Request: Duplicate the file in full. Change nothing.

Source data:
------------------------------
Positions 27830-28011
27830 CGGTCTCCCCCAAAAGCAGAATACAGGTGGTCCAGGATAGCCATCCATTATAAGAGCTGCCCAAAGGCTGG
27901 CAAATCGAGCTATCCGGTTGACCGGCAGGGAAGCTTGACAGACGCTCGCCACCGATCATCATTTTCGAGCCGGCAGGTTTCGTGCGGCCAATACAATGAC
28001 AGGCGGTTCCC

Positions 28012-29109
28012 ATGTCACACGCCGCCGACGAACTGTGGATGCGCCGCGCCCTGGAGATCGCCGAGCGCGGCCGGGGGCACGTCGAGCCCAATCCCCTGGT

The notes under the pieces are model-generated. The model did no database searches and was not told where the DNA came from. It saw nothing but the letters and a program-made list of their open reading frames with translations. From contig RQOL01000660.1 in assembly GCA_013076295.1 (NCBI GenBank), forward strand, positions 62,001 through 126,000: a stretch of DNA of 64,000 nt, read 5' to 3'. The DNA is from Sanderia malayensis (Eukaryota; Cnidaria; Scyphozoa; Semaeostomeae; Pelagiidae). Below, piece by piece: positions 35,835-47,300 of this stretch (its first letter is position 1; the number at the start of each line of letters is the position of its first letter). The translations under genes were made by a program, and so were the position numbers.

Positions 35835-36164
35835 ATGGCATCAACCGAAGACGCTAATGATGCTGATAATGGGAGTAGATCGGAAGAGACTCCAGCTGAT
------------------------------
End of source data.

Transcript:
Positions 27830-28011
27830 CGGTCTCCCCCAAAAGCAGAATACAGGTGGTCCAGGATAGCCATCCATTATAAGAGCTGCCCAAAGGCTGG
27901 CAAATCGAGCTATCCGGTTGACCGGCAGGGAAGCTTGACAGACGCTCGCCACCGATCATCATTTTCGAGCCGGCAGGTTTCGTGCGGCCAATACAATGAC
28001 AGGCGGTTCCC

Positions 28012-29109
28012 ATGTCACACGCCGCCGACGAACTGTGGATGCGCCGCGCCCTGGAGATCGCCGAGCGCGGCCGGGGGCACGTCGAGCCCAATCCCCTGGT

The notes under the pieces are model-generated. The model did no database searches and was not told where the DNA came from. It saw nothing but the letters and a program-made list of their open reading frames with translations. From contig RQOL01000660.1 in assembly GCA_013076295.1 (NCBI GenBank), forward strand, positions 62,001 through 126,000: a stretch of DNA of 64,000 nt, read 5' to 3'. The DNA is from Sanderia malayensis (Eukaryota; Cnidaria; Scyphozoa; Semaeostomeae; Pelagiidae). Below, piece by piece: positions 35,835-47,300 of this stretch (its first letter is position 1; the number at the start of each line of letters is the position of its first letter). The translations under genes were made by a program, and so were the position numbers.

Positions 35835-36164
35835 ATGGCATCAACCGAAGACGCTAATGATGCTGATAATGGGAGTAGATCGGAAGAGACTCCAGCTGAT